Vigil wrote:
You want GM love? Look at the new XP table. I love the new XP table. No more cross-referencing character level with CR to find the party award, then dividing by party members. Just look at the table. Done.

Yep, this makes running the numbers easier, but it also has a hidden complication.

Imagine if you have a player who misses some games, maybe he has to work some nights you play, or whatever, and he falls behind in levels.

Using the 3.5 XP rules, he will catch back up eventually. For example, if Al, Bill, Carl, Dave, and Ed are all 8th level except Ed who is only 7th because he missed some nights, and they fight a CR 8 encounter, Al, Bill, Carl, and Dave all get 480 XP while Ed gets 630 XP. Do this enough, and maybe within a level or two Ed will be the same level as the rest of the guys.

Using the Pathfinder rules, poor Ed will be forever lower level than the rest of the group because this simplified XP table doesn't care about the level of the PCs who receive the XP - everyone gets an equal share regardless of level.

So, once again, simple isn't always better.

Note: I anticipate that some people will say Ed should not catch up. He's lower level, so he is contributing less to each fight than the other guys, why should he get more XP? Some people will say Ed should stay behind forever - it's the price he pays for not showing up those nights.

The counter-argument is that Ed's character is, by definition, less experienced than the other guys - that's why he has fewer experience points. Therefore, he knows less than they do, and can possibly learn more from the fight than his wiser, more experienced companions.

For or against, the final argument is whether we want to penalize Ed for having his job, or his family, or whatever makes him miss some sessions.

Me, I'd like Ed to feel like he belongs and to feel like a worthy, contributing member of the group when he can be there, so I like letting him catch up, even if it means more maths for me.


denaekall wrote:

I agree that a lot of the ease of DMing 4E was that many options were taken away and I cringe at the thought of it going that far in Pathfinder, but I was hoping for a little more than what 3.5 had going for it. Story is forever and always the most important thing to me as a DM, the story of the PCs. However, in both systems, the game itself has interfered with the story.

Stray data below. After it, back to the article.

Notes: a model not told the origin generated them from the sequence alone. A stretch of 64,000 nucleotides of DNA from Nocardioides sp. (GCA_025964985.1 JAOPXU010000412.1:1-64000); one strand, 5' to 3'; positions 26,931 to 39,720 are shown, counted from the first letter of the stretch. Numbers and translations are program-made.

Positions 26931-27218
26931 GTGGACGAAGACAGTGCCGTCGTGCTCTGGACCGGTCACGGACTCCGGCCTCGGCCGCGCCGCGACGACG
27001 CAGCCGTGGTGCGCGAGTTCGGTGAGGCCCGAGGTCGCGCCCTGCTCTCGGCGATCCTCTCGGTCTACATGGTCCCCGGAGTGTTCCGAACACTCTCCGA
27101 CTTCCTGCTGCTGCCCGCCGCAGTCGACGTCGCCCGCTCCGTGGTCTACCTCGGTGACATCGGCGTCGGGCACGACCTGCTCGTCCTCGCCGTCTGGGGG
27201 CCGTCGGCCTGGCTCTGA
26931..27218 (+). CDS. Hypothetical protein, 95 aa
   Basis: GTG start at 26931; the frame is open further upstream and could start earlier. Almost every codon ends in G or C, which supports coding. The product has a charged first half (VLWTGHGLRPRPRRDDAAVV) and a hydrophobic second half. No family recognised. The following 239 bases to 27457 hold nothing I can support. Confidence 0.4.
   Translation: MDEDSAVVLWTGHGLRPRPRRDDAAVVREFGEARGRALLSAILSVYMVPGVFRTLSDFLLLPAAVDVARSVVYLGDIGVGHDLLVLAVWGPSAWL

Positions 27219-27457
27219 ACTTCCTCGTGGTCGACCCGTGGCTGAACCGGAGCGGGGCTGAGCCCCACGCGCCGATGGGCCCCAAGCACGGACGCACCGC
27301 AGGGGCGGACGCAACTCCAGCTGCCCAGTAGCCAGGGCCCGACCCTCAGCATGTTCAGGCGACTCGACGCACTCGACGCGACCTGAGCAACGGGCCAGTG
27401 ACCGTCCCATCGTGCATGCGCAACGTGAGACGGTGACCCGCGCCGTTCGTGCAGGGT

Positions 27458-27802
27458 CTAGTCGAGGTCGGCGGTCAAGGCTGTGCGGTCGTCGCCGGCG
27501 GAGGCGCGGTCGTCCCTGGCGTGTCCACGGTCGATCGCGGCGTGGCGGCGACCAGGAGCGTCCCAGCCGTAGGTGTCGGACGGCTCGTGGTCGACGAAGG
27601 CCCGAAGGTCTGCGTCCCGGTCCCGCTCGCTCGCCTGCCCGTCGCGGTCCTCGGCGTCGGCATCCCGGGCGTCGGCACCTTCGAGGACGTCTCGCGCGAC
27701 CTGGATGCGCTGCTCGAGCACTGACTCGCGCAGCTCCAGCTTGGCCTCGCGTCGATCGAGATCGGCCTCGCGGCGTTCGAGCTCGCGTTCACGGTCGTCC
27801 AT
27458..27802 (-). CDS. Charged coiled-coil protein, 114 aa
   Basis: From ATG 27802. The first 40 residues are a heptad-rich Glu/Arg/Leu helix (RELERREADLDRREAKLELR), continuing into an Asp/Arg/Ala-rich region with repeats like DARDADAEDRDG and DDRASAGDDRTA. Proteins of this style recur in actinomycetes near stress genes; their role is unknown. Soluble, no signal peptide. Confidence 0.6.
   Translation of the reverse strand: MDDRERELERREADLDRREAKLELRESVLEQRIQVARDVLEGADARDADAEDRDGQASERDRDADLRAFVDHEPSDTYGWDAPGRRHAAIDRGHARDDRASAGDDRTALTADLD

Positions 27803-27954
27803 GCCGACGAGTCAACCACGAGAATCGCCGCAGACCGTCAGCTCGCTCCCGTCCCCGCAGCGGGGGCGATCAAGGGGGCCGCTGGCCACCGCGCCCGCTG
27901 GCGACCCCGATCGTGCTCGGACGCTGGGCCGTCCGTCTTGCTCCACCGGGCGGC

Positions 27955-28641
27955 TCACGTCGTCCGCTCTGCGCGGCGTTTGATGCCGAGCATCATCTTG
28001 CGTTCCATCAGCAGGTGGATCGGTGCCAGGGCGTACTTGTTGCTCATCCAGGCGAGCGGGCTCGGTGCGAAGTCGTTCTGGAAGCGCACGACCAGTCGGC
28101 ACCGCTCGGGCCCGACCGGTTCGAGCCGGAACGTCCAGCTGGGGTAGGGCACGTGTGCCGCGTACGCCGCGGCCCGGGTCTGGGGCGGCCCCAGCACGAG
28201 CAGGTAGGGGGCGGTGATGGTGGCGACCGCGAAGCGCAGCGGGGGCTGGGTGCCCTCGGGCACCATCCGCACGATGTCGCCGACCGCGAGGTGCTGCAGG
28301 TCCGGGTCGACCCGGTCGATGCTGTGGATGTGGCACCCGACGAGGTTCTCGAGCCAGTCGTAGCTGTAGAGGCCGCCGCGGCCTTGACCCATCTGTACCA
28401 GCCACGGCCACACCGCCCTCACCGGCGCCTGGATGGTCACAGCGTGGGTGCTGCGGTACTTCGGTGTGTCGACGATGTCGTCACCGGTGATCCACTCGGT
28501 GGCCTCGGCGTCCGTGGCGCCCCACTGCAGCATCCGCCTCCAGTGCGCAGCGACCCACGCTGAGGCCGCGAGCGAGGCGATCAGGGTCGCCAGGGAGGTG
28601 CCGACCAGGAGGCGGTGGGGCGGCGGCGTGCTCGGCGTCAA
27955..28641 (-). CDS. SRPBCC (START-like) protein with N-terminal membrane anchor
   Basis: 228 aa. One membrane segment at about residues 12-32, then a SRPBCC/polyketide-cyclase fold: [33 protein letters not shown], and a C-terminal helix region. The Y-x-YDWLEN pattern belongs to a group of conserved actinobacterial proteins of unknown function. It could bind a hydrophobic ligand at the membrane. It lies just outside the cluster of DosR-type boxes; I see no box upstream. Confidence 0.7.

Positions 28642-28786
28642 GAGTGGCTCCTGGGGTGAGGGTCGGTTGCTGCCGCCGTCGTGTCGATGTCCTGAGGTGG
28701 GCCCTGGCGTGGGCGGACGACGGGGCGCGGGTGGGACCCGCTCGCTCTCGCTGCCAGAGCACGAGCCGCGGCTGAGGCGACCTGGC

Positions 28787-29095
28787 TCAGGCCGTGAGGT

EX: 3.5 D&D, so much mostly irrelevant legwork that it could interfere with the story of your game. (choice of appropriate monster or creation of an NPC, determining treasure using their random system, various exceptions to rules, etc)

Choosing a monster was never more for me than cracking open the book and checking some CRs. From a story angle, if I want a dungeon full of minotaurs, I make a dungeon full of minotaurs. Some might have class level, or you might have to fight them in packs instead of individuals, if I need to beef up the challenge. Not really a lot of legwork.

Now, I agree with you on the NPC thing. Whipping up a mid- or high-level NPC for a 3.5 session is much more work than for a 4e session. But that's just the other side of the coin - on the front side is the fact that you have a whole world of options for the 3.5 NPC, but the 4e NPC is a cookie cutter that looks and behaves (mechanically) just about like the NPC you used last week, even if they're different races and class.

As for me, I'll throw away the cookie cutter any day, even if it means spending 4x as long to lovingly craft my unique (to my campaign) cookies.

denaekall wrote:
EX: 4E D&D, so simplistic that it requires the DM to do a lot more on the fly and thus detracts from the story. This and general lack of options, even when simply comparing Players Handbooks.

Requires, or simply encourages. Can't a 4e DM plan stuff out in advance so nothing is done on the fly?

denaekall wrote:
It may be wishful thinking on my part, but I am hoping for something in between the two. I will honestly admit that I do not know entirely what I would want from it (specifics anyway). Really, all I am hoping for is that the developers of Pathfinder think of us while designing the game, not just the PCs. I have great faith that they are, but it is still a concern of mine.